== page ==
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Esquire UK

Esquire UK March/April 2019

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Every month Esquire covers a diverse range of topics from music to politics, health to fashion, lifestyle tips to inspiring features and, of course, beautiful women. Esquire's heritage of top-class writing and quality journalism, combined with A-list celebrity coverage and great photography gives the readers an informing and entertaining package every month. Esquire is the sharper read for Men who Mean Business.

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7 Issues

in this issue

4 min.

CASS BIRD Among the handful of photographers at the pinnacle of fashion photography and portraiture, Cass Bird is distinguished by the freshness, spontaneity and naturalistic beauty of her work. Los Angelesborn, New York-based, a contributor to Self Service, WSJ magazine and numerous editions of Vogue, among other publications, for her first Esquire shoot she fixed her lens on our cover star, actor Mahershala Ali, the Oscar-winning star of Moonlight and Green Book. MIRANDA COLLINGE Esquire’s Features Director — a member of the team since 2005 — Collinge is also one of the best profile writers in the business. Last year, she conducted interviews with the artist Christo, the movie star Tom Hardy and an eccentric art dealer, Forrest Fenn. This year, she opens her account with “Zen and the Art of Shopkeeping”, a…

10 min.
go big or go home

UNLESS THIS IS THE FIRST TIME you’ve picked up an issue of Esquire, you will, I hope, notice that we’ve made a number of significant changes to the magazine. Does it seem taller, broader, heavier, more likely to do serious damage if wielded about the head in a tight spot? That’s because it is all those things. It is taller, broader and heavier. And no, I don’t advise hurling it across the room, outraged though you may be by these unexpected changes in dimension. Nor allowing it to slip from your fingers, to fall on to your stockinged foot. Ouch. Is Esquire’s weight gain the result of the fact that there are now more pages than there were previously? Yes, it is. Because there are. Do those pages feel somehow thicker?…

2 min.
started from the bottom

In the first century BC, Octavian, great-nephew of the recently assassinated Julius Caesar, set out to avenge his great uncle and establish himself as Augustus, First Emperor of the Roman Empire. On a drizzly day last December, 22-year-old rapper Octavian from south London, born Octavian Oliver Godji and currently tipped to be one of the biggest artists on both sides of the Atlantic, displays similarly fierce intent. “There’s no point doing this unless you get to the top,” he says, reclining in the classical mode on a sofa in a central London recording studio, the crotch of his low-slung Stüssy tracksuit bottoms (“these are literally my pyjamas”) stretched like a hammock between his legs. It’s mid-afternoon but Octavian and his friends, who call themselves Essie Gang, are not long out of bed.…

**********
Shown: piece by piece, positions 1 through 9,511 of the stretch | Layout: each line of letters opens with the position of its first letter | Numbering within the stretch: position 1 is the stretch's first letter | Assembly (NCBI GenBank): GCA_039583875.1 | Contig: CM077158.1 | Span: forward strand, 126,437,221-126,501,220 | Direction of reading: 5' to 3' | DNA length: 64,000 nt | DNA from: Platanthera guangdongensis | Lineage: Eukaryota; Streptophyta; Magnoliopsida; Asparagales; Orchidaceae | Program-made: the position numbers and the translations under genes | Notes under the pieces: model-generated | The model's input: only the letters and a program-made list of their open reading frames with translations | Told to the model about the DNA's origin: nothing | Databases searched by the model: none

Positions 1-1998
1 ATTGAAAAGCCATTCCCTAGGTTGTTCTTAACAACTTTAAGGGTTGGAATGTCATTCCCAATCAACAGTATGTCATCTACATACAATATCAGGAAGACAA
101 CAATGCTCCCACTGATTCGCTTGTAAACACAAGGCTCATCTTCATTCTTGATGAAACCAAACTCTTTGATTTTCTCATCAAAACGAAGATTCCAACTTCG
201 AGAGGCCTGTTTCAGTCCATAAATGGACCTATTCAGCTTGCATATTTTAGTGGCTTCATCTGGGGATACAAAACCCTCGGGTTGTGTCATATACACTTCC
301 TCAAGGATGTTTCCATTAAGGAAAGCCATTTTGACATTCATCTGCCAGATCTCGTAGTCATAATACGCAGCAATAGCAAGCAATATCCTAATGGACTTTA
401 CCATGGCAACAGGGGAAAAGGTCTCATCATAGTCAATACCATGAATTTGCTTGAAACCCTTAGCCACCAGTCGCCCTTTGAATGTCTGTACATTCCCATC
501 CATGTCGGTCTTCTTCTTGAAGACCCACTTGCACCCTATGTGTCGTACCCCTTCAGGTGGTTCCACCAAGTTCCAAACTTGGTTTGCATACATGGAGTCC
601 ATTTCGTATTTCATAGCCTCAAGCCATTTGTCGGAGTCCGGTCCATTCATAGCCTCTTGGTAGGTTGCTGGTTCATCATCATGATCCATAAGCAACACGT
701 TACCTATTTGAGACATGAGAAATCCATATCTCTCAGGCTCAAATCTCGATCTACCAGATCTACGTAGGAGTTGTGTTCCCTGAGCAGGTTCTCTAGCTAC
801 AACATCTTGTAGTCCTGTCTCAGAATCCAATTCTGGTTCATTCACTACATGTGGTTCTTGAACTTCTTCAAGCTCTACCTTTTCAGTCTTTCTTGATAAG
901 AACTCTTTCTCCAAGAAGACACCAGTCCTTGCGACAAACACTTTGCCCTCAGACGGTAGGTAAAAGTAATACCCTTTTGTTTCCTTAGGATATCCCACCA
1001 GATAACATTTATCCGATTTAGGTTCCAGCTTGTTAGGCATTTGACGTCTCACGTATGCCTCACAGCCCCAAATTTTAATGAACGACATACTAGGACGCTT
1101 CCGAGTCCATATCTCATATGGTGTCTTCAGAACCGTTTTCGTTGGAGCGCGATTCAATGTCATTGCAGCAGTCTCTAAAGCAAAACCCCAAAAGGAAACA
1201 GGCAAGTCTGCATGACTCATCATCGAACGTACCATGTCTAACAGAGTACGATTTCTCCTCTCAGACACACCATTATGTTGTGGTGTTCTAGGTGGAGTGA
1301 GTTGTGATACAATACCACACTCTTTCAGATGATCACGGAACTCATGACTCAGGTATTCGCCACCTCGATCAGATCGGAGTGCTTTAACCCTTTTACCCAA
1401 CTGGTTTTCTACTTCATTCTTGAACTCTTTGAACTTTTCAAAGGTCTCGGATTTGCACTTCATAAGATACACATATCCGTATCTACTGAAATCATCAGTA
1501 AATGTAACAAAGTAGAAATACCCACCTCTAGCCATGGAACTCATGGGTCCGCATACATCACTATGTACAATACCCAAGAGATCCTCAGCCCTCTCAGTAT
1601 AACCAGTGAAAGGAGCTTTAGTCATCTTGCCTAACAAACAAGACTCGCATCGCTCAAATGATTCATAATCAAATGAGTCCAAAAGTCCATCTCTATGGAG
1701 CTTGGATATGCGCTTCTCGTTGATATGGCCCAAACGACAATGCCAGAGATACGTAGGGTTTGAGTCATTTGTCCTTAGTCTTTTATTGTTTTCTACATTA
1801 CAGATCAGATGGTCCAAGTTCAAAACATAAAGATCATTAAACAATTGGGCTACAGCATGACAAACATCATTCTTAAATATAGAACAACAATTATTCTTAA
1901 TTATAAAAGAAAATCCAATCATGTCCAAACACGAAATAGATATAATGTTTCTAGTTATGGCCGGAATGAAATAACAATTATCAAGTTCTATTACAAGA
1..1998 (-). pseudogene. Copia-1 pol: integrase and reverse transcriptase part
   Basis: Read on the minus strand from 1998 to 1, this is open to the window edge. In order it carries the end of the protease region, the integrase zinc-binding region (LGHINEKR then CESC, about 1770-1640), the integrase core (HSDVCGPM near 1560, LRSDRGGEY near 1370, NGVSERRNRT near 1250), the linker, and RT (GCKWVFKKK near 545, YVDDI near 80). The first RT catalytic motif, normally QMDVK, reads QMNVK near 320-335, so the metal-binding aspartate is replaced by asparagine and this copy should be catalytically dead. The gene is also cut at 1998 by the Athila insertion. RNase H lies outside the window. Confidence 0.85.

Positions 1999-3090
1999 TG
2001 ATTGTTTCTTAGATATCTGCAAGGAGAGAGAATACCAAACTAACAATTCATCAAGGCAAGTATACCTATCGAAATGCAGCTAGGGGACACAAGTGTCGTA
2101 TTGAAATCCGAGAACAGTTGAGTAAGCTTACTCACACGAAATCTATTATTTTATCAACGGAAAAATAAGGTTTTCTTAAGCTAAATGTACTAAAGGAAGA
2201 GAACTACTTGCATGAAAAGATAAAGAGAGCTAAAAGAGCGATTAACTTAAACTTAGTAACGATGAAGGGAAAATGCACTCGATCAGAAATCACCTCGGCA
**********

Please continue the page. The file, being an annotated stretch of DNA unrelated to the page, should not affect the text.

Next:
2 min.
old fruit, new fruit

Apples and oranges are passé. Lemons are for losers. And strawberries are so last century. In 2019, food snobs — and the restaurants that cater to them — expect their fruit bowls to contain considerably more exotic ingredients. You may think you know your kumquat from your lychee already, but are you au fait with yuzu, jackfruit, dragon fruit, rambutan, mangosteen and nashi pears? These fruits aren’t new, of course. But they are new to most diners outside Asia. Yuzu, which is found across East Asia — it looks like an orangeshaped lemon and tastes like a particularly piquant lime — is a staple on the sushi menus at upscale Japanese restaurants and is available in juice form. “Last year, we sold the most yuzu ever,” says Drogo Montagu, chef and founder…

2 min.
the art of hospitality

There was a moment last year when it was suggested to Jeremy King that his restaurants should start making their dishes more “Instagrammable” to boost popularity on social media. This was met with a swift, albeit tactful, rebuff from the co-owner of London landmark restaurants The Wolseley, The Delaunay and Brasserie Zédel, among others. The following day, vindication came via Instagram itself, and The Sunday Times restaurant critic Marina O’Loughlin. “She did the most wonderful thing,” says King. “I had no idea she was going to do it — she posted a photograph of The Wolseley’s Omelette Arnold Bennett, which is probably one of the least photogenic dishes because it looks a bit sort of brown.” This was for no other reason than to extol its “unspeakable bliss”, as she put…

2 min.
celestial objects

Ini Archibong has an unusual outlook for our self-centred times: that the talents we’ve been given should be used to benefit everyone around us. The 35-year-old Nigerian-American designer has what he calls “a philosophical stance”. Archibong grew up in California, in a religious community chosen by his parents, who emigrated to the US to attend colleges on the East Coast. After earning a presidential scholarship to the University of Southern California to study business, he found he was spending more time at his local Theosophical Society library. Spirituality took precedence over business and he dropped out, moving back home to take a job at a local architecture firm while completing a five-year course in environmental design at Pasadena’s ArtCenter College of Design. Now based in Switzerland, Archibong shares similar design philosophies…